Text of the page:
FREEDOM, OKLAHOMA – Anyone born more that 80 years ago might have earned the right to stoop a little while walking a freshly plowed field.

“I’ve found quite a few on this patch here,” he says of a patch of ground where he used to grow wheat.

But Victor Burnham spent most of his life looking down, scanning his farm and ranch land for evidence of people and animals who walked these mesas long before he did.

“Here’s something looking at us right here,” he says, bending down to pick up a sharp fragment of flint.

“It was produced by man knocking this piece off a bigger rock,” he continues.

Vic was 5 years old when his aunt made a big fuss over his first arrowhead find.

“Arrowheads are what I like to find,” he smiles. “I got really interested and I’ve been collecting them ever since.”

Over the years he developed a keen sense of where to look and how.

“You never know what you’ll find out here,” we query?

“Yeah.” he responds. “You have to be watchful.”

Handling an excavator as an adult, digging ponds and grading roads, he found dozens of wooly mammoth skeletons and dinosaur bones.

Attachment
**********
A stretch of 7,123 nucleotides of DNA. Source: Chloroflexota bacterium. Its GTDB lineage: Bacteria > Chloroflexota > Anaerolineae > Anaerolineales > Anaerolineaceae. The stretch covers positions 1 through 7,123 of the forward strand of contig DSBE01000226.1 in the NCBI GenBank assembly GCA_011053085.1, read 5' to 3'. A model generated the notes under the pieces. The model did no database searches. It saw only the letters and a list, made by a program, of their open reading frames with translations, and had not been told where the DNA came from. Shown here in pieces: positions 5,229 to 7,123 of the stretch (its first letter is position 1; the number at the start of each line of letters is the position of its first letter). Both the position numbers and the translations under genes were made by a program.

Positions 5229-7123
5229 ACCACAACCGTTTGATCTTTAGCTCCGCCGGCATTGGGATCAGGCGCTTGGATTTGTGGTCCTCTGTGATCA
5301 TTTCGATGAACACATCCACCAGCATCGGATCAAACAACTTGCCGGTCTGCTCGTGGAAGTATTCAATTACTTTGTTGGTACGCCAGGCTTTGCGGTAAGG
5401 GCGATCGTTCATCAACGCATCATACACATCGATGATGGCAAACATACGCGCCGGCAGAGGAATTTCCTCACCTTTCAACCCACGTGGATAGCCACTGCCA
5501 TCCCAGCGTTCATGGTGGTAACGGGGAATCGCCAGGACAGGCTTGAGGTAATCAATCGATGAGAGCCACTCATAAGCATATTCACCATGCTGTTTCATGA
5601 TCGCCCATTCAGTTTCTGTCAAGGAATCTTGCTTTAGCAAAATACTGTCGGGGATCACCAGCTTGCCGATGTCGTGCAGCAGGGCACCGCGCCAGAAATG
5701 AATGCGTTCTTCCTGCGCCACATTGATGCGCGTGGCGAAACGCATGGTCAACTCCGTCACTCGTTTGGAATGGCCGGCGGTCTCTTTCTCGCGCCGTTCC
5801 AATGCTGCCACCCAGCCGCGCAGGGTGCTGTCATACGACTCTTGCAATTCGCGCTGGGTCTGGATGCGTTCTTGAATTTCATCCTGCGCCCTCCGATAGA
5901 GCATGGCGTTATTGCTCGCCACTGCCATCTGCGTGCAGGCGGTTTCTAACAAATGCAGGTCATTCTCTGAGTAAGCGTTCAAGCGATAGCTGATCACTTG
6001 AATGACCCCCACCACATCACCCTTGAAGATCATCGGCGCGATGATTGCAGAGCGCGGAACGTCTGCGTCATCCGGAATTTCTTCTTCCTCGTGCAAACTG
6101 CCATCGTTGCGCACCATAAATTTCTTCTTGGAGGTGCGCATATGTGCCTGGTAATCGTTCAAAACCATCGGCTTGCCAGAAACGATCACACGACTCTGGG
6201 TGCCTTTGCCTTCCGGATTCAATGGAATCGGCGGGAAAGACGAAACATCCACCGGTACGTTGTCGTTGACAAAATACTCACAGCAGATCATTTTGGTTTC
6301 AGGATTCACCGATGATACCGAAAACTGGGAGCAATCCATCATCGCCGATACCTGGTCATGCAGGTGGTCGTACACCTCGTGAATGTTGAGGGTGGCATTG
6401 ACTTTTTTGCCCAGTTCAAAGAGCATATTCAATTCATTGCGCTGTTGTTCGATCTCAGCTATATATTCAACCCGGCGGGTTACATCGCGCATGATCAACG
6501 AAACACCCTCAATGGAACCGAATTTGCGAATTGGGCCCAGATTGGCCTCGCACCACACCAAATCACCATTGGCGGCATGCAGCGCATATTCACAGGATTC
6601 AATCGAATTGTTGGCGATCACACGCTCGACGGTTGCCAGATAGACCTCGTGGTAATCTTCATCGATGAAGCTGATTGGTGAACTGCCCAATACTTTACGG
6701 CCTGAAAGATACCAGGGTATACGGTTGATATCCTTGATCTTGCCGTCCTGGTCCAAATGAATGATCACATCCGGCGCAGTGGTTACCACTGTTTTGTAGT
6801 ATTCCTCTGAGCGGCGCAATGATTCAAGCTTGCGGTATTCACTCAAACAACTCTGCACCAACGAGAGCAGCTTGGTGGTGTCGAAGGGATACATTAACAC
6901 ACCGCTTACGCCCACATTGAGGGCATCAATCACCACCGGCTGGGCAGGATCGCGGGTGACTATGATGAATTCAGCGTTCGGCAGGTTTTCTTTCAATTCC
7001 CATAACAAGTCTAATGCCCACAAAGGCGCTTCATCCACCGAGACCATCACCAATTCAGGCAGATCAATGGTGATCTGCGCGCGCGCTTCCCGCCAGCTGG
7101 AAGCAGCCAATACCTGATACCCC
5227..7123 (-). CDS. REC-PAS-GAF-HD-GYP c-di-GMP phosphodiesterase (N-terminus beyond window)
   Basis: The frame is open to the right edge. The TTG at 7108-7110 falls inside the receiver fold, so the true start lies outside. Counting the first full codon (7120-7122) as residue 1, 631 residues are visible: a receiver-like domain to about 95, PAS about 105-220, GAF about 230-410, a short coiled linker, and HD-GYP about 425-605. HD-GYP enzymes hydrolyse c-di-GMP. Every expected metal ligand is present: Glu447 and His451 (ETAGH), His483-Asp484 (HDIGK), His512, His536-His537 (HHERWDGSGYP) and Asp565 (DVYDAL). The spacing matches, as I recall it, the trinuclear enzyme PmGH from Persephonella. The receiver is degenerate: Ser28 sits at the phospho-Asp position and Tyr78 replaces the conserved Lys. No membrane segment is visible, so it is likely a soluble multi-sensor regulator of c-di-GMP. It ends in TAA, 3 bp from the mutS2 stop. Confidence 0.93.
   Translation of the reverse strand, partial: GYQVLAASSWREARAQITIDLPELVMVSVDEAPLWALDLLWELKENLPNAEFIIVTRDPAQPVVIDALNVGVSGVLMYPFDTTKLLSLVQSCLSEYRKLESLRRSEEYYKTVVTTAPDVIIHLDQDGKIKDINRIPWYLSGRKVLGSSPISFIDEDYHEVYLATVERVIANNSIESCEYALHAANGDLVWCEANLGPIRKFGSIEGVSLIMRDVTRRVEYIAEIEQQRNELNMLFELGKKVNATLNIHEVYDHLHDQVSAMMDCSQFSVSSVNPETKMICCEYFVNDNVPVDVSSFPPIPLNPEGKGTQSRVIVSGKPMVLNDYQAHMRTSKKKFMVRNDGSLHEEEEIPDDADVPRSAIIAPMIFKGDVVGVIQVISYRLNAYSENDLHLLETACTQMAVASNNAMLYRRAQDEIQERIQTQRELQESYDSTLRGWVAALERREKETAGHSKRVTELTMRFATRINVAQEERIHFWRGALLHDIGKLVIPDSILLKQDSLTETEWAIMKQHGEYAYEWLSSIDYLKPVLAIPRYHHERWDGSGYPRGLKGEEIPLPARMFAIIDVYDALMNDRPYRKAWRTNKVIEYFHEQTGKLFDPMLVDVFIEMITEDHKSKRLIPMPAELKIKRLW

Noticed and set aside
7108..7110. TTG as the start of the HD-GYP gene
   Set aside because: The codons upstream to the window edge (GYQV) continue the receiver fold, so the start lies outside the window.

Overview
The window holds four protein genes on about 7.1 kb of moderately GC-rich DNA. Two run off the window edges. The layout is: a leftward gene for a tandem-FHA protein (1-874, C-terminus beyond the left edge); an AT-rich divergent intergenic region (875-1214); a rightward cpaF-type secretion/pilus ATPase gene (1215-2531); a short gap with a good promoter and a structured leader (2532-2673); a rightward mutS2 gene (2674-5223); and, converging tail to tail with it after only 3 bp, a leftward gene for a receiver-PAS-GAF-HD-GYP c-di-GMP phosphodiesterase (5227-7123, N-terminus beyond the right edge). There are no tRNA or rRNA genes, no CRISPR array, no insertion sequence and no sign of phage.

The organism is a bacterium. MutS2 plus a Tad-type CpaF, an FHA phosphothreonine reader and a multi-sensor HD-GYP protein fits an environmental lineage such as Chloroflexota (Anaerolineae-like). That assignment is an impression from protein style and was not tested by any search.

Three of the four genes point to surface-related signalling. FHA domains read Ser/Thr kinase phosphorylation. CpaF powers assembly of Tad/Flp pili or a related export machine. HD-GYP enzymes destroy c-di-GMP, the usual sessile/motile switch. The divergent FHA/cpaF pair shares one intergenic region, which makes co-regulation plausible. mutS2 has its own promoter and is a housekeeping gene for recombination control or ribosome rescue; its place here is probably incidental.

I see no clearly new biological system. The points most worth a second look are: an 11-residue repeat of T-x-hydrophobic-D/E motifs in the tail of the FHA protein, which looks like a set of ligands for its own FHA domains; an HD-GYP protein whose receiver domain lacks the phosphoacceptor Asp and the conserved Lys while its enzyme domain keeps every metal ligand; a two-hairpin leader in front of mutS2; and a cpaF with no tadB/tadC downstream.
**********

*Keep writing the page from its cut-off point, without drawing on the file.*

“I can find them from a tractor seat,” he boasts.

One find in the 1980’s, near his property, remains one of the most important sites for Ice Age animal bones in North America.

A number of artifacts are still on display at a museum in nearby Freedom, OK.

“I have 2,500 arrowheads,” he states back on his ranch.

His days on a bulldozer or combine are mostly over.

Burnham spends a lot of his afternoons in his own ‘man cave’ sharing a cold Coors with visitors and pointing out past finds.

He’s happy to be chosen in 2023 as the honored ‘Old Cowhand’ at the 86th Annual Freedom Rodeo and Old Cowhand Reunion, and happier still to be recording the kind of history he insists is everywhere, often just beneath the surface.


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“I’m enjoying life,” he says. “We need to preserve our history and our pre-history.”

For more information on Vic Burnham and his life go to here.

For more information on the Freedom Rodeo go to